The Department of Homeland Security’s civil rights watchdog has concluded that travelers along the nation’s borders may have their electronics seized and the contents of those devices examined for any reason whatsoever — all in the name of national security.
The DHS, which secures the nation’s border, in 2009 announced that it would conduct a “Civil Liberties Impact Assessment” of its suspicionless search-and-seizure policy pertaining to electronic devices “within 120 days.” More than three years later, the DHS office of Civil Rights and Civil Liberties published a two-page executive summary of its findings.
“We also conclude that imposing a requirement that officers have reasonable suspicion in order to conduct a border search of an electronic device would be operationally harmful without concomitant civil rights/civil liberties benefits,” the executive summary said.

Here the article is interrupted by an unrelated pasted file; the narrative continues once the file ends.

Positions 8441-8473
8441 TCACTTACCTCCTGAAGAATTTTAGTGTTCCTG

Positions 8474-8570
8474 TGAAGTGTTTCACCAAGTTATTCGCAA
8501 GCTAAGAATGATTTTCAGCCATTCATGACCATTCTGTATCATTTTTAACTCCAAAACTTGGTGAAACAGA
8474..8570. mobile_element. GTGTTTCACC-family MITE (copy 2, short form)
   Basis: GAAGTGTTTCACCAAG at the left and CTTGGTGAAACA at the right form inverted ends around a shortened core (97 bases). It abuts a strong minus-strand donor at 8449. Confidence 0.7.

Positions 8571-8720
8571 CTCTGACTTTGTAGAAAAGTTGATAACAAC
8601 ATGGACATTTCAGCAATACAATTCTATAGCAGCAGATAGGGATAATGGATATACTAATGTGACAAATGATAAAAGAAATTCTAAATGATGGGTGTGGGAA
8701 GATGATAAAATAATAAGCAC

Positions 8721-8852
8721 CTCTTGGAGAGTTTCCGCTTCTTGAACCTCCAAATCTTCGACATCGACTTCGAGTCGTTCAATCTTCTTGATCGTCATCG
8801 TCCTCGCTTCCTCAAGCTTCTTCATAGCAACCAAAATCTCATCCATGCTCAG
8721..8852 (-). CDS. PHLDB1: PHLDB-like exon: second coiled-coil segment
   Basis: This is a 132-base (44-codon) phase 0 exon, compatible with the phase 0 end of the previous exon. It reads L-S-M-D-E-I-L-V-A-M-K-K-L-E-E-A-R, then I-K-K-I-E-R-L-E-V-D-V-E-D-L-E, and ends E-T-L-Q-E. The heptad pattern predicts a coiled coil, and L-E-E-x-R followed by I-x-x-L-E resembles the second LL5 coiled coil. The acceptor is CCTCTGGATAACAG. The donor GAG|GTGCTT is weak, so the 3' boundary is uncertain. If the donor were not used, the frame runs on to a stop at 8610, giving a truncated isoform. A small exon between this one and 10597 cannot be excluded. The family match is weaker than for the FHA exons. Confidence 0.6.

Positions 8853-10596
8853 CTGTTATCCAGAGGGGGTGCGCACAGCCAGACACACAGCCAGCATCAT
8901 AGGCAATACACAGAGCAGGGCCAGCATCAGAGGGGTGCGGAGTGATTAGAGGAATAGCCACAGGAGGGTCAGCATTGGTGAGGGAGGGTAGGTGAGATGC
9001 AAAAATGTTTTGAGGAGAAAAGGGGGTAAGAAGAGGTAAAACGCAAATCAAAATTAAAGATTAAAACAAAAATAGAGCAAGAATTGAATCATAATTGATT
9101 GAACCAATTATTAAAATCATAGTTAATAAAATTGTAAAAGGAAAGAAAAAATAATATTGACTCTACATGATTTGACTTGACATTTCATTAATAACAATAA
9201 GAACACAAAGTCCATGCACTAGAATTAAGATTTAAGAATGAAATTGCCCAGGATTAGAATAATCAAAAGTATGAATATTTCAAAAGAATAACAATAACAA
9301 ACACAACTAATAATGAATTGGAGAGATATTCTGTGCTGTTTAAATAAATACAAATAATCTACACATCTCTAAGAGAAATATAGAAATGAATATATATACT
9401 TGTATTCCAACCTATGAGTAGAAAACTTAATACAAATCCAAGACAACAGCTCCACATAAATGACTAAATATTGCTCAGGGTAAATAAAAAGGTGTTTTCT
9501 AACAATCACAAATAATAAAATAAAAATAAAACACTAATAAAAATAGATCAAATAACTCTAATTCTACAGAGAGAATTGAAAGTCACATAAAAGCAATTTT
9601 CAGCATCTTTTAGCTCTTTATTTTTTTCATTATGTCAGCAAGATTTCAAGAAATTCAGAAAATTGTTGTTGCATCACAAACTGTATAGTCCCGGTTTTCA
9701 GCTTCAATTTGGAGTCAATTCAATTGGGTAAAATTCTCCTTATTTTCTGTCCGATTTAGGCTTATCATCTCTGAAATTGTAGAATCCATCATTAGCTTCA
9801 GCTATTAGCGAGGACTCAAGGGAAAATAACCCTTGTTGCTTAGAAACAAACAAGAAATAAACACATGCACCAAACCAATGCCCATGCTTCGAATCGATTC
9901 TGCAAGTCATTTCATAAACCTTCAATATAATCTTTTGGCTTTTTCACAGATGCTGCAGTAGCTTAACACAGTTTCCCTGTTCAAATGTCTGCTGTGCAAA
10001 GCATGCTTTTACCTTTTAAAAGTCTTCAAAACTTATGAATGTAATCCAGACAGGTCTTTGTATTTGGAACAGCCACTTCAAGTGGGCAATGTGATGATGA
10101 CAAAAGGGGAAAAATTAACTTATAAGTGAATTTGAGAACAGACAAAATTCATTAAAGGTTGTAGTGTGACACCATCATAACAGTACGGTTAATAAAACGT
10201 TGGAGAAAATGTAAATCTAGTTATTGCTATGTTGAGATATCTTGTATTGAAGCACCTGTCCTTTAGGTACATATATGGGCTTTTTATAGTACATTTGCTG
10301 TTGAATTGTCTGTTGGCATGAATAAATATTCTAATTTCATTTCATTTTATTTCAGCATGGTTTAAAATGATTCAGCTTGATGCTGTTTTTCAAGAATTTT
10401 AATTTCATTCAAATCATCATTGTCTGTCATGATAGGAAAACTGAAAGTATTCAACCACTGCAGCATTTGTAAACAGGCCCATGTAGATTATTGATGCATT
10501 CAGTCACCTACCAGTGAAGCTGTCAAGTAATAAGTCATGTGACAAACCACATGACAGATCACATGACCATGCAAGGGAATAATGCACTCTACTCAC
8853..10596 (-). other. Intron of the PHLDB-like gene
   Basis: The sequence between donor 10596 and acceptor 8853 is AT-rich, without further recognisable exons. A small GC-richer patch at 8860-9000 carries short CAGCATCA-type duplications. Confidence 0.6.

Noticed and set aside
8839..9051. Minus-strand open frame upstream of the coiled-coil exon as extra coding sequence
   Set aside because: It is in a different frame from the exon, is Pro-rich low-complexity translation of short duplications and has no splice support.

According to legal precedent, the Fourth Amendment — the right to be free from unreasonable searches and seizures — does not apply along the border. By the way, the government contends the Fourth-Amendment-Free Zone STRETCHES 100 MILESinland from the nation’s actual border. Civil rights groups like the American Civil Liberties Union suggest that “reasonable suspicion” should be the rule, at a minimum, despite that being a lower standard than required by the Fourth Amendment.
There should be a reasonable, articulate reason why the search of our electronic devices could lead to evidence of a crime,” Catherine Crump, an ACLU staff attorney, said in a telephone interview. “That’s a low threshold.”